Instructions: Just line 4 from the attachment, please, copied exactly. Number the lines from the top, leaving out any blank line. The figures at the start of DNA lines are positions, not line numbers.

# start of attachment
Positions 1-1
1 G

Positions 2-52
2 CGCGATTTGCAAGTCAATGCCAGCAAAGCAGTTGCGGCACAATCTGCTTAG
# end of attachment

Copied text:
2 CGCGATTTGCAAGTCAATGCCAGCAAAGCAGTTGCGGCACAATCTGCTTAG